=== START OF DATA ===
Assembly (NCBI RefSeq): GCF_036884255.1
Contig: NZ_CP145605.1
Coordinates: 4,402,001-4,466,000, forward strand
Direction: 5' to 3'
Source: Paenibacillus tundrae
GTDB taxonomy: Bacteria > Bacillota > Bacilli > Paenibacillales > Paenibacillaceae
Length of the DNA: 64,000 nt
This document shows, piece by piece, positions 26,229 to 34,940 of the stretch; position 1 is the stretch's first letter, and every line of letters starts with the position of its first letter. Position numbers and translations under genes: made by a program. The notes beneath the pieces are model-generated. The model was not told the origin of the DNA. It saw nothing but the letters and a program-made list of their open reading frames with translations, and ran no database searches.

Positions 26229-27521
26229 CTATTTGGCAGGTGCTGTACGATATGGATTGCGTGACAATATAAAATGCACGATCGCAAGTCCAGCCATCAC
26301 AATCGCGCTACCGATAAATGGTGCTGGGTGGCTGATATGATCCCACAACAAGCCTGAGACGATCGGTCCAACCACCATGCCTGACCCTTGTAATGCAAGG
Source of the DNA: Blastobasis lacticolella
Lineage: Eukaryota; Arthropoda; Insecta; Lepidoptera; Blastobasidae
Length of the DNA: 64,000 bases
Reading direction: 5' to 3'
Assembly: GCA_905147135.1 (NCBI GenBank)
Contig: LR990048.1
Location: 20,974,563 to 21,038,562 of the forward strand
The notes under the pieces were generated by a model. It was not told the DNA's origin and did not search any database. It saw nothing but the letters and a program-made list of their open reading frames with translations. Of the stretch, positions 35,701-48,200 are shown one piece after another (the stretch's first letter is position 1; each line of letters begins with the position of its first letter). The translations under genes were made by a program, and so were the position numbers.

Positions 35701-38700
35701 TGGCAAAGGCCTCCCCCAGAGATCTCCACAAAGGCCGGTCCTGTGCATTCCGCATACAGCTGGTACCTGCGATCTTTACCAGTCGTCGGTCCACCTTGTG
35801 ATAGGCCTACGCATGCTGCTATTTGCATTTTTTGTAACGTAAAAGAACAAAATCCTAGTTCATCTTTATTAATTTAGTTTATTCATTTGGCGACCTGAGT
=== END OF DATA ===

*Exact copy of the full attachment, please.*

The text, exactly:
Assembly (NCBI RefSeq): GCF_036884255.1
Contig: NZ_CP145605.1
Coordinates: 4,402,001-4,466,000, forward strand
Direction: 5' to 3'
Source: Paenibacillus tundrae
GTDB taxonomy: Bacteria > Bacillota > Bacilli > Paenibacillales > Paenibacillaceae
Length of the DNA: 64,000 nt
This document shows, piece by piece, positions 26,229 to 34,940 of the stretch; position 1 is the stretch's first letter, and every line of letters starts with the position of its first letter. Position numbers and translations under genes: made by a program. The notes beneath the pieces are model-generated. The model was not told the origin of the DNA. It saw nothing but the letters and a program-made list of their open reading frames with translations, and ran no database searches.

Positions 26229-27521
26229 CTATTTGGCAGGTGCTGTACGATATGGATTGCGTGACAATATAAAATGCACGATCGCAAGTCCAGCCATCAC
26301 AATCGCGCTACCGATAAATGGTGCTGGGTGGCTGATATGATCCCACAACAAGCCTGAGACGATCGGTCCAACCACCATGCCTGACCCTTGTAATGCAAGG
Source of the DNA: Blastobasis lacticolella
Lineage: Eukaryota; Arthropoda; Insecta; Lepidoptera; Blastobasidae
Length of the DNA: 64,000 bases
Reading direction: 5' to 3'
Assembly: GCA_905147135.1 (NCBI GenBank)
Contig: LR990048.1
Location: 20,974,563 to 21,038,562 of the forward strand
The notes under the pieces were generated by a model. It was not told the DNA's origin and did not search any database. It saw nothing but the letters and a program-made list of their open reading frames with translations. Of the stretch, positions 35,701-48,200 are shown one piece after another (the stretch's first letter is position 1; each line of letters begins with the position of its first letter). The translations under genes were made by a program, and so were the position numbers.

Positions 35701-38700
35701 TGGCAAAGGCCTCCCCCAGAGATCTCCACAAAGGCCGGTCCTGTGCATTCCGCATACAGCTGGTACCTGCGATCTTTACCAGTCGTCGGTCCACCTTGTG
35801 ATAGGCCTACGCATGCTGCTATTTGCATTTTTTGTAACGTAAAAGAACAAAATCCTAGTTCATCTTTATTAATTTAGTTTATTCATTTGGCGACCTGAGT